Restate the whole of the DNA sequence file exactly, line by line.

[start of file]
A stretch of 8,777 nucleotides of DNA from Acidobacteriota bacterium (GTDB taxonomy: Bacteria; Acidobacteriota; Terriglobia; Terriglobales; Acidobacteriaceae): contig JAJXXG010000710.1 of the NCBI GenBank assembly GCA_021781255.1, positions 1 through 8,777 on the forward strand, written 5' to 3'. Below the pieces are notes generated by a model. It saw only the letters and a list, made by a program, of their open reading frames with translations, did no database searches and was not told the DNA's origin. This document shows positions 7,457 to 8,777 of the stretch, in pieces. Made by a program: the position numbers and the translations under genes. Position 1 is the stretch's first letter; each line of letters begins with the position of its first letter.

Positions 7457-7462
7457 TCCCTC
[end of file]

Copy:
A stretch of 8,777 nucleotides of DNA from Acidobacteriota bacterium (GTDB taxonomy: Bacteria; Acidobacteriota; Terriglobia; Terriglobales; Acidobacteriaceae): contig JAJXXG010000710.1 of the NCBI GenBank assembly GCA_021781255.1, positions 1 through 8,777 on the forward strand, written 5' to 3'. Below the pieces are notes generated by a model. It saw only the letters and a list, made by a program, of their open reading frames with translations, did no database searches and was not told the DNA's origin. This document shows positions 7,457 to 8,777 of the stretch, in pieces. Made by a program: the position numbers and the translations under genes. Position 1 is the stretch's first letter; each line of letters begins with the position of its first letter.

Positions 7457-7462
7457 TCCCTC